Get Him to the Greek

  • Directors: Nicholas Stoller
  • Producers: Judd Apatow, Nicholas Stoller, David Bushell, Rodney Rothman
  • Writers: Nicholas Stoller, Jason Segel
  • Genres: more
  • Actors: Jonah Hill, Russell Brand, Elisabeth Moss, Rose Byrne, Colm Meaney, Sean Combs

Aaron Green (Jonah Hill) is a driven, idealistic young college graduate who works as an intern at a record company. Aaron is given his big break when he is sent to transport flaky English musician Aldous Snow (Russell Brand) to a concert at Los Angeles’ Greek Theater.

Law Abiding Citizen

  • Directors: F Gary Gray
  • Producers: Gerard Butler, Kurt Wimmer, Mark Gill, Lucas Foster, Alan Siegel
  • Writers: Kurt Wimmer
  • Genres: Drama, Thriller
  • Actors: Gerard Butler, Jamie Foxx, Leslie Bibb, Colm Meaney, Viola Davis, Bruce McGill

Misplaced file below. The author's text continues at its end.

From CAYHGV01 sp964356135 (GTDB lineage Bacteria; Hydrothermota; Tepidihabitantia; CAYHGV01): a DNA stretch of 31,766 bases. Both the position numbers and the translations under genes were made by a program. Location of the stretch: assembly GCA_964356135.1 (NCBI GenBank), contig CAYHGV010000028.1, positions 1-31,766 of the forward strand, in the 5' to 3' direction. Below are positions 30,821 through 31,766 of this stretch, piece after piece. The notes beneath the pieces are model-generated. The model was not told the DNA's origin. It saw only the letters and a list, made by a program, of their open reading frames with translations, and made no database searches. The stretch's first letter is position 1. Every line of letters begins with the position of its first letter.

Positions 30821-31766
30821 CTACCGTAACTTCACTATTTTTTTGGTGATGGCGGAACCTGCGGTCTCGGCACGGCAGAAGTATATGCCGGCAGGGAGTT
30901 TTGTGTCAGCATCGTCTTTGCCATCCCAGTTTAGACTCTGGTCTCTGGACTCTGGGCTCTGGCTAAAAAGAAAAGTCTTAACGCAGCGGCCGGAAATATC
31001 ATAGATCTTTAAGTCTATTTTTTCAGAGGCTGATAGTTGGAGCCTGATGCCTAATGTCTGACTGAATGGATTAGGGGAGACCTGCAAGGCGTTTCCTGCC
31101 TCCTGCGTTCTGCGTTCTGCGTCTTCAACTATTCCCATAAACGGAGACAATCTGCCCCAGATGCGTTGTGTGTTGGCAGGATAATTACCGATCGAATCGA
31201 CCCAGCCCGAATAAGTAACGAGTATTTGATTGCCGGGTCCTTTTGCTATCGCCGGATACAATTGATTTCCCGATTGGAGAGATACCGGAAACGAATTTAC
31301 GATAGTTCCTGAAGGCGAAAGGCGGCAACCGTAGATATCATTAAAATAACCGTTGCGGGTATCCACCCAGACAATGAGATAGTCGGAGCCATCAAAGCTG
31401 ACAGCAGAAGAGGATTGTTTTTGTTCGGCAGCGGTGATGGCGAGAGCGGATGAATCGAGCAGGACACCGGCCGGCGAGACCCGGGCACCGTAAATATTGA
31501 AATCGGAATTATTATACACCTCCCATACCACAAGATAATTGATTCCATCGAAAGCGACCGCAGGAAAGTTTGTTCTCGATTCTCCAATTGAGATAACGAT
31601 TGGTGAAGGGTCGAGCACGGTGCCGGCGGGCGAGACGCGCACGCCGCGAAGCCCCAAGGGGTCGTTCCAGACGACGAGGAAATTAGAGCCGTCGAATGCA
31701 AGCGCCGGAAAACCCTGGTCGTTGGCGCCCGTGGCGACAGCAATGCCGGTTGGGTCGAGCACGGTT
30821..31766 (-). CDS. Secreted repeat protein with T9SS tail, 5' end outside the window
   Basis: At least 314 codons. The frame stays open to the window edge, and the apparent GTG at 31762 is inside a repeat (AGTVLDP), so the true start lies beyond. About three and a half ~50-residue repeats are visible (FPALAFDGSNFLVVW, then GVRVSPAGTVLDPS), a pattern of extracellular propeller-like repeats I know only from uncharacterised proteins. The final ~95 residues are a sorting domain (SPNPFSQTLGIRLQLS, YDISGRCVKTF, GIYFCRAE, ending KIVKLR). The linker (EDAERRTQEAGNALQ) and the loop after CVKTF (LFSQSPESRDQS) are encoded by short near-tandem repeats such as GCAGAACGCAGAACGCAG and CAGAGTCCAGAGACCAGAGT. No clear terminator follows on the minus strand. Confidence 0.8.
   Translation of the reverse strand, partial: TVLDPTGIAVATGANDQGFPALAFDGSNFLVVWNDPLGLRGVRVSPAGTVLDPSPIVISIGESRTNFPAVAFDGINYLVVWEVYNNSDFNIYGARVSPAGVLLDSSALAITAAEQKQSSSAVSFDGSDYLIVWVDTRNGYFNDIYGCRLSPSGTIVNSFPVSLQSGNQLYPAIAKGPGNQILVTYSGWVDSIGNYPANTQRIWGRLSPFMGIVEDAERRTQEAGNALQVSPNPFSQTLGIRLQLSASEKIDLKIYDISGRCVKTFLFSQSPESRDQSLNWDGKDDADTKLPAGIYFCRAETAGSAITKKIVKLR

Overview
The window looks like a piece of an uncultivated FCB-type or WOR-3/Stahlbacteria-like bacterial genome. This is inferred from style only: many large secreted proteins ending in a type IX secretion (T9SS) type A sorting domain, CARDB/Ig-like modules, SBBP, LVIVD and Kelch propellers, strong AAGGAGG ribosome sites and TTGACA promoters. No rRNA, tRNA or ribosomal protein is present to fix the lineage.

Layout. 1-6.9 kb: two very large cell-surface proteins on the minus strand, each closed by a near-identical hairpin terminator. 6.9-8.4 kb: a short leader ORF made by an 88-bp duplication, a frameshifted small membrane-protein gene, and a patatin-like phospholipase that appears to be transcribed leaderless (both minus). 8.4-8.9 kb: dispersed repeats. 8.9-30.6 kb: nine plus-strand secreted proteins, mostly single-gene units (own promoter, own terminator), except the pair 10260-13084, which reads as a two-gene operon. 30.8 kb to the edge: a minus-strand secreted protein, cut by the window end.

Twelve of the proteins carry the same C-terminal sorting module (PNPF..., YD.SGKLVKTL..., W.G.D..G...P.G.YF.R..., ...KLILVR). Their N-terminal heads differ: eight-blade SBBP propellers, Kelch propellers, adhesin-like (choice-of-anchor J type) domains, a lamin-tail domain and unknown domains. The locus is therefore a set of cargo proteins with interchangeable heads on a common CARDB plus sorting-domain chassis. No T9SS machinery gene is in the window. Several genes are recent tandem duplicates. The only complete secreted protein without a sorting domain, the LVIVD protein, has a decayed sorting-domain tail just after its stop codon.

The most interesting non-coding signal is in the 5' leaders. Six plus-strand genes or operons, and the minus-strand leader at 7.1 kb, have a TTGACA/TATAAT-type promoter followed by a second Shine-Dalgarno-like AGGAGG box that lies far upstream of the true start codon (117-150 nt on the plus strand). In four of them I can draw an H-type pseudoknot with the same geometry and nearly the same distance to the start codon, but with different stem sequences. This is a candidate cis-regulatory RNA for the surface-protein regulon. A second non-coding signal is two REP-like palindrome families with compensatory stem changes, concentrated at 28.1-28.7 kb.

After a home invasion leaves his wife and daughter dead, engineer Clyde Shelton (Gerard Butler) is told that one of the criminals responsible will not be convicted, as much of the evidence against him was compromised by a bungled forensic investigation. Shelton pleads for the prosecutor, Nick Rice (Jamie Foxx), to take the case to court. However, Rice is mostly interested in maintaining his 96% conviction rate, and tells Shelton that it does not matter what is right, but what can be proved in court. Rice then makes a deal with Clarence Darby (Christian Stolte), the actual criminal who raped and murdered Shelton’s wife and daughter, for third-degree murder; his accomplice, Rupert Ames (Josh Stewart), is sent to death row on what is essentially a theft charge.